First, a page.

Moderators of Exercise Effects on Depressive Symptoms in Multiple Sclerosis: A Meta-regression

Am J Prev Med. 2017 Oct;53(4):508-518. doi: 10.1016/j.amepre.2017.04.011. Epub 2017 Jun 8.


Context: This study examined the extent to which patient and trial characteristics moderate the effects of exercise on depressive symptoms among people with multiple sclerosis.

Evidence acquisition: Twenty-four effects were derived from 14 articles published before August 2016 located using Google Scholar, MEDLINE, PsycINFO, PubMed, and Web of Science. Trials involved 624 people with multiple sclerosis and included both randomization to exercise training or a non-exercise control condition and measurement of depressive symptoms at baseline and at mid- and/or post-intervention. Hedges' d effect sizes were computed, study quality was assessed, and random effects models were used for all analyses. Meta-regression quantified the extent to which patient and trial characteristics moderated the estimated population effect. Analyses were completed in September 2016 and updated in February 2017.

Evidence synthesis: Exercise training significantly reduced depressive symptoms by a heterogeneous mean effect Δ of 0.55 (95% CI=0.31, 0.78, p<0.001). Significant improvement in fatigue moderated the overall effect (β=0.37, p≤0.03). Significantly larger antidepressant effects resulted from trials in which exercise significantly improved fatigue (Δ=1.04, 95% CI=0.53, 1.55, k=8) compared with no significant improvement in fatigue (Δ=0.41, 95% CI=0.21, 0.60, k=14, z=2.91, p≤0.004).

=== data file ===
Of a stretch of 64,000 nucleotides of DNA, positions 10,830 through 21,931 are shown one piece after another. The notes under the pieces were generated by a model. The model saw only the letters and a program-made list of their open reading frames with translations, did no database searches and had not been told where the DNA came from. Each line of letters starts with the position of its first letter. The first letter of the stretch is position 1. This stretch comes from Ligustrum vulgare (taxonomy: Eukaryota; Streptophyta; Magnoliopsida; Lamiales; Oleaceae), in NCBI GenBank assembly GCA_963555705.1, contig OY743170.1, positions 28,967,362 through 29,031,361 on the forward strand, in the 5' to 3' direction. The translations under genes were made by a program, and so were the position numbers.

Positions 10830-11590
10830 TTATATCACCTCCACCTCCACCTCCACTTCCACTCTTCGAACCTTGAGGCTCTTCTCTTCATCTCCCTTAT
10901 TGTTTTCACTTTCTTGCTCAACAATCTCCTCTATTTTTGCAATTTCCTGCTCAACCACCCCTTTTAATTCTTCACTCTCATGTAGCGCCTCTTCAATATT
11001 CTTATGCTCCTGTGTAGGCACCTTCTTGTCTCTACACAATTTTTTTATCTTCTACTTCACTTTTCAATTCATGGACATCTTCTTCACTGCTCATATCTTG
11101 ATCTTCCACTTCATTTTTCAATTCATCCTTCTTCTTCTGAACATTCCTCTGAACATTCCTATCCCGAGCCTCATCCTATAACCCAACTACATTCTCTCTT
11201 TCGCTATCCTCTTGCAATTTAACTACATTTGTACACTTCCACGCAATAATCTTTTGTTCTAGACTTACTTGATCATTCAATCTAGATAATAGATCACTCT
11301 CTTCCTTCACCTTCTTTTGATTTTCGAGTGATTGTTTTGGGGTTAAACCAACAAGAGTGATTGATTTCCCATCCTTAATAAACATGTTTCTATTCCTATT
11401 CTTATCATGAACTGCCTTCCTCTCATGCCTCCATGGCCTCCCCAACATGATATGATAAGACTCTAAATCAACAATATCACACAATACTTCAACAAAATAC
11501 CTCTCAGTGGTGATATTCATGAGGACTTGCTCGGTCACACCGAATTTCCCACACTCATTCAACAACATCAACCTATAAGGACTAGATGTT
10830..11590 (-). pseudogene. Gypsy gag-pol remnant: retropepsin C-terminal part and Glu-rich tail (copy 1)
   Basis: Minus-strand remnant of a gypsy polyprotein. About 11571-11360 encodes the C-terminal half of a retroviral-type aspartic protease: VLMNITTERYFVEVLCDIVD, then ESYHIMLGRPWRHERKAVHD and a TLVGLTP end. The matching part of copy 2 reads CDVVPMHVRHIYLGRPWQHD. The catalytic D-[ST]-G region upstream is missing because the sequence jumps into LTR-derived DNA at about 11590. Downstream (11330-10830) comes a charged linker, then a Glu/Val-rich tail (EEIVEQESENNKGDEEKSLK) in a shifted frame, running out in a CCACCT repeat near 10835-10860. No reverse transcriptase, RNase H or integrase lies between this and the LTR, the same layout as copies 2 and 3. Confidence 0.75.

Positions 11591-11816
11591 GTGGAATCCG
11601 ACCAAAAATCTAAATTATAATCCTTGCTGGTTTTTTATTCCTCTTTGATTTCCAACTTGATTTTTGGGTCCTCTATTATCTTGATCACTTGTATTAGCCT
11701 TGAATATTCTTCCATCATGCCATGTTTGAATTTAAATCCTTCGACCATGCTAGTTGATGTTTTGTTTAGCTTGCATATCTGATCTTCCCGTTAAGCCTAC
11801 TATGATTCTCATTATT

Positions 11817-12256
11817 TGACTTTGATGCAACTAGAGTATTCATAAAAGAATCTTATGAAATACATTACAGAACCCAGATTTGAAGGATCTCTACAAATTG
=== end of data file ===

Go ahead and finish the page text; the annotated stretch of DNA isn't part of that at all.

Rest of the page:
Conclusions: Exercise significantly improves depressive symptoms among people with multiple sclerosis. Exercise-induced improvements in fatigue significantly moderated exercise effects on depressive symptoms. Future trials may benefit from focusing on using exercise to concurrently improve depressive symptoms and fatigue as a symptom cluster.

Publication types

  • Meta-Analysis
  • Review

MeSH terms

  • Depression / etiology
  • Depression / prevention & control*
  • Exercise*
  • Humans
  • Multiple Sclerosis / complications
  • Multiple Sclerosis / psychology*